Today, BMW Group Malaysia announced the impending arrival of the 4 Series Coupé. The car itself is fairly controversial, from the massive double kidney grille to the standard fitment of fabric seats on a RM400,000 premium two-door; you can read about it all in our separate preview story here.

But I’m here to talk about something else that’s polarising, which is the warranty. This wasn’t listed in the press release, but buried in the price list is a mention of an extended warranty and service package, with which the RM405,680 430i M Sport is RM13,120 more expensive at RM418,800.

At this point, you might be thinking that this extension isn’t really necessary, given that the car already comes with a comprehensive five-year, unlimited-mileage warranty and free maintenance – a standard feature on all BMWs sold in Malaysia since 2015. But it doesn’t – we checked with the company and found that it had actually reverted to a two-year warranty as standard, which we would politely describe as inadequate.

With this move, BMW moved from having one of the best warranty and service packages in the industry, to the absolute worst – at least as standard offering. But it goes further than that – the last time the company had a two-year warranty, it at least offered a three-year BMW Service + Repair Inclusive (BS+RI) package to go with it, inclusive of brake and wiper replacements. Now, it’s just a basic two-year warranty with no free service.

The five-year/unlimited-mileage warranty and free service package (as offered before) is still available, but now as cost options. The five-year warranty is priced at RM5,900, while the five-year/100,000 km maintenance package retails at RM8,800. Add the two together, and you’re looking at a bill of RM14,700, although BMW is currently giving the aforementioned promotional rate of RM13,120. You can also purchase the packages after buying the car, so long as you’re within the initial two-year period.

There are, of course, two ways of looking at it. You might see this as daylight robbery, given that BMW is charging extra for something that should have come standard in the first place. On the other hand, the higher price is probably what the 430i should have cost in the first place, and the lower figure is only for those who don’t need the extra coverage (although we can’t see why anyone wouldn’t, given that this is a premium German car with costly replacement parts).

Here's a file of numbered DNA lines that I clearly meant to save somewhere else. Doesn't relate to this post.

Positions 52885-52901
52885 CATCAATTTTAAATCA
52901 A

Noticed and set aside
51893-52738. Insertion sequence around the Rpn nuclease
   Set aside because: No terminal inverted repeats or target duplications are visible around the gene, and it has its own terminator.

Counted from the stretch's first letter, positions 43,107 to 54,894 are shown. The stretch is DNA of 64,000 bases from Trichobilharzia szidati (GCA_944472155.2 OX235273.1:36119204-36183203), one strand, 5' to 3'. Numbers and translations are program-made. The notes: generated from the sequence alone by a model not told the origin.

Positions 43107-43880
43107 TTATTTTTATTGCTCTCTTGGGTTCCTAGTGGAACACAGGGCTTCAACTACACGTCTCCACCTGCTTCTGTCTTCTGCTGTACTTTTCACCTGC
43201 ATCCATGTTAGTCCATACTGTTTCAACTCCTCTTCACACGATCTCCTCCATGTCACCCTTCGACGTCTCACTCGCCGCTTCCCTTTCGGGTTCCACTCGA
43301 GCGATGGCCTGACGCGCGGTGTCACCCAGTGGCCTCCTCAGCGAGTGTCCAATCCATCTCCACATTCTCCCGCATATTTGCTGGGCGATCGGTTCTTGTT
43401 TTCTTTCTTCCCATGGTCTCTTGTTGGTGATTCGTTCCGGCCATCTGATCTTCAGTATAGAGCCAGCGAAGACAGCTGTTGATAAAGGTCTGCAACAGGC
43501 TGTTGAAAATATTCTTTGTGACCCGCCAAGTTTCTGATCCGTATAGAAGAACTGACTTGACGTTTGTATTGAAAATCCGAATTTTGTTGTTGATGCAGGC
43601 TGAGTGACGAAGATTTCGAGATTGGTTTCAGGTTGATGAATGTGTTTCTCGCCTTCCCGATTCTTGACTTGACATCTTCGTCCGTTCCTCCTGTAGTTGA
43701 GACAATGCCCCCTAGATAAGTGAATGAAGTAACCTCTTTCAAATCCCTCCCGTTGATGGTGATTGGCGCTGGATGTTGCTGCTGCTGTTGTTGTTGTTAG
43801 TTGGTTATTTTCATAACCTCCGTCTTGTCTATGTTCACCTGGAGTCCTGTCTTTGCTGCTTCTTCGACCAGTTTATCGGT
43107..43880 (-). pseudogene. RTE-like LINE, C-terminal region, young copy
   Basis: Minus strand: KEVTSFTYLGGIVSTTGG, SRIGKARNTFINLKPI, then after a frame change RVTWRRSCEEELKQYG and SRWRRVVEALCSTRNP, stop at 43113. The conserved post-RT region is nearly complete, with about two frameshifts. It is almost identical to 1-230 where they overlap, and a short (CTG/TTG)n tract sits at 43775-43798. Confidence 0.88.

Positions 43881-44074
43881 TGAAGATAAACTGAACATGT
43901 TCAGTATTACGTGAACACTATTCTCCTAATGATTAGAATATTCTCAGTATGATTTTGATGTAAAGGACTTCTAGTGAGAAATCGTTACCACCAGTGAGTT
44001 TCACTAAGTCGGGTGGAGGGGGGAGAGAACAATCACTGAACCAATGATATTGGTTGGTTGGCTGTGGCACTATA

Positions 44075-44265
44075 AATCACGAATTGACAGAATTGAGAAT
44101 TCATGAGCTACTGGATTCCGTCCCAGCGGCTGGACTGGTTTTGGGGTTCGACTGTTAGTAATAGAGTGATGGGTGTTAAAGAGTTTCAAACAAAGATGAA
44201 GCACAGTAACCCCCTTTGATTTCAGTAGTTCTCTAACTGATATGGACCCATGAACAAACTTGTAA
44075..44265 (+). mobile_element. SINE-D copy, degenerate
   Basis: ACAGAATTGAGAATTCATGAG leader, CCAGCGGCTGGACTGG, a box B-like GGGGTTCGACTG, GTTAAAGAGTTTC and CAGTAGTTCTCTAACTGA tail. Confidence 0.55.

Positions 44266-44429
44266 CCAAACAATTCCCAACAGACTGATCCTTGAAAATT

And to be fair, even at close to RM420,000, the 430i is priced around the ballpark of its main rival, the ageing Mercedes-Benz C 300 AMG Line Coupé (which, by the way, still comes with the usual two-year manufacturer and two-year extended warranty, but without any free servicing).

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The two-year warranty has also been rolled out across the rest of the lineup, lowering prices by between RM12,190 (218i Gran Coupé and M135i) and RM44,560 (M8 Coupé and Gran Coupé). More importantly, prices inclusive of the existing five-year coverage remain the same as before.

This effectively lowers the prices of all BMW Malaysia cars, but the move to a two-year warranty also removes one of BMW’s biggest advantages over the competition in Malaysia, making it an option instead. Yes, having options does give customers the choice to spend on what they think is worth the money, but an option for warranty coverage is new to us. We’re not talking about buying a TV from Harvey Norman, after all.

Let’s not forget that a shorter warranty will also affect resale values, because an expired warranty would defeat the purpose of buying a nearly-new BMW in the first place. Over to you now – is a cheaper two-year warranty a good idea, and would you still pay extra for five-year coverage and servicing? Sound off in the comments after the jump.